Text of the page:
Buying a new house should be a fun and exciting milestone. However, getting a good deal on your perfect home is no mean feat, especially for an expat in NL! You can find information about each stage of the process on this page. Taking out an appropriate mortgage, finding the best place for the best price, and having all the necessary inspections carried out: we have outlined it all below. By understanding Dutch property protocol, you can enjoy buying a house in the Netherlands, without feeling too overwhelmed by negotiations or money-matters.

Buying a House in NL: Step-By-Step

From the beginning of the house-hunt to the handing over of the keys, buying a home is a lengthy process. We will go into several of the stages in more detail later on. However, let’s start off with a summary of the key steps you need to take:

1. Contact a Bank or Mortgage Broker

  • It is helpful to consult a professional about whether you will be able to take out a mortgage
  • A bank or mortgage broker will be able to tell you how large a mortgage you can afford
  • They can also help prepare you for what kind of monthly expenses you can expect to pay

2. Select a Real Estate Agent

  • Talk to your real estate agent about your budget and exactly what you are looking for
  • If there are any specific ‘must-haves’ for your new property, do not keep them to yourself
  • Make sure that both your agent and the real estate agent of the seller, are well-aware of your wishes 
  • If you are not clear about what you need, and your estate agent finds you a home that does not satisfy your requirements, you will not be able to hold them accountable

3. Research your Potential Community

  • Once you have found a home you like, make sure that you are also happy with its municipality and local surroundings
  • There could be issues with, for example, city council regulations or even soil contamination
  • If there is an external issue that proves to be a deal-breaker, it is crucial that you uncover it before you commit to buying!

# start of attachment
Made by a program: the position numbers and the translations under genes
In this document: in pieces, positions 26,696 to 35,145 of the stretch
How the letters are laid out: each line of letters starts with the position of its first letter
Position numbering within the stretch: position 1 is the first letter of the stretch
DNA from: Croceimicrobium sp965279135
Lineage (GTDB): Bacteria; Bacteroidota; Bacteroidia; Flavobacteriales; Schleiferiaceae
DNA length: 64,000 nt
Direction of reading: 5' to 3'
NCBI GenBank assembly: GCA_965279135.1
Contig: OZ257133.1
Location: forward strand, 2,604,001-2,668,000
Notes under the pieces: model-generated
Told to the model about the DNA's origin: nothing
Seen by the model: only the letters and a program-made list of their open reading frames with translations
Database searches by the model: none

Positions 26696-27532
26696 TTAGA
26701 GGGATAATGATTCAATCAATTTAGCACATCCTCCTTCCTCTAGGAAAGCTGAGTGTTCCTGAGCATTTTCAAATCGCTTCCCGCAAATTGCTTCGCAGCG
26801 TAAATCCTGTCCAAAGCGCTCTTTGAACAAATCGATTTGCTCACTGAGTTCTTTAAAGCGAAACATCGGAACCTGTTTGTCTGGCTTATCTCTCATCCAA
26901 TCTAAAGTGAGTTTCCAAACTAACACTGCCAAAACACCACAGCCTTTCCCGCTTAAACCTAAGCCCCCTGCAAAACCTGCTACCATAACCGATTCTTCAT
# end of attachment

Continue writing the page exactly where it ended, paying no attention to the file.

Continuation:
4. Give Your Agent an Answer

  • If you still want the house after your investigation, inform your real estate agent verbally
  • They will contact the seller and relay your message

5. Have a Building Inspection Carried Out

  • However beautiful a house might look on the surface, it will not make up for a costly, chronic plumbing problem
  • If you fail to have a building inspection carried out before you agree to buy, and discover an issue once you have moved in, you will be stuck  
  • It is likely that you will lose your right to hold the seller accountable 
  • You might be left to tackle the issue yourself, having just used up a lot of money buying the property!

6. Outline Your Terms in the Contract

  • Make sure the purchase of the house is contingent upon its passing the building inspection
  • This way, you will not be obliged to buy a house that is not structurally up to scratch

Check out our ‘Step-by-step buyers guide‘ for more information.

Mortgages in NL

Be sure to get expert advice

This is a phrase you will get sick of hearing when it comes to buying a house in the Netherlands! However, it applies to every phase of the process, and taking out a mortgage is no exception. A professional mortgage broker can help and council you on the following:

  • Finding out whether you only need a mortgage for a limited period of time
  • Informing the bank if you are benefiting from the 30%-ruling
  • The additional tax consequences you may face, if the mortgage is linked to a capital insurance
  • Whether you are only allowed to deduct your mortgage interest from your taxable income. This could apply to you if you are taking out a new mortgage, due to recent legislation in the Netherlands

For more comprehensive information on this topic, make sure you read: ‘Taking out a Mortgage in NL’.

Preliminary Tax Refund in NL

You can receive a tax refund on your mortgage interest deduction every month. To secure your tax refund you must:

  • Fill out a special form, requesting a preliminary negative tax bill from the tax authorities
  • On receiving it, the tax authorities will deposit the refund directly into your bank account
  • For further advice, consult your mortgage broker

Estate Agents in NL

It’s Tempting to ‘Go It Alone’

  • These days, you can go a long way on your own with the help of the internet
  • Real estate agents charge a brokerage fee for their services. This is referred to as a ‘courtage’
  • This is off-putting for some people, because they see it as an unnecessary extra cost

You Need an Estate Agent

However, when you decide to buy a house in the Netherlands, it is strongly advisable to use a professional estate agent. Here’s why:

  • However, the fee is negotiable. It tends to come to approximately 1 to 2 percent of the purchase price of the house
  • Moreover, some real estate agents also offer expat service packages
  • Most importantly, buying is far more complicated than renting!
  • There are some matters on which you need expert advice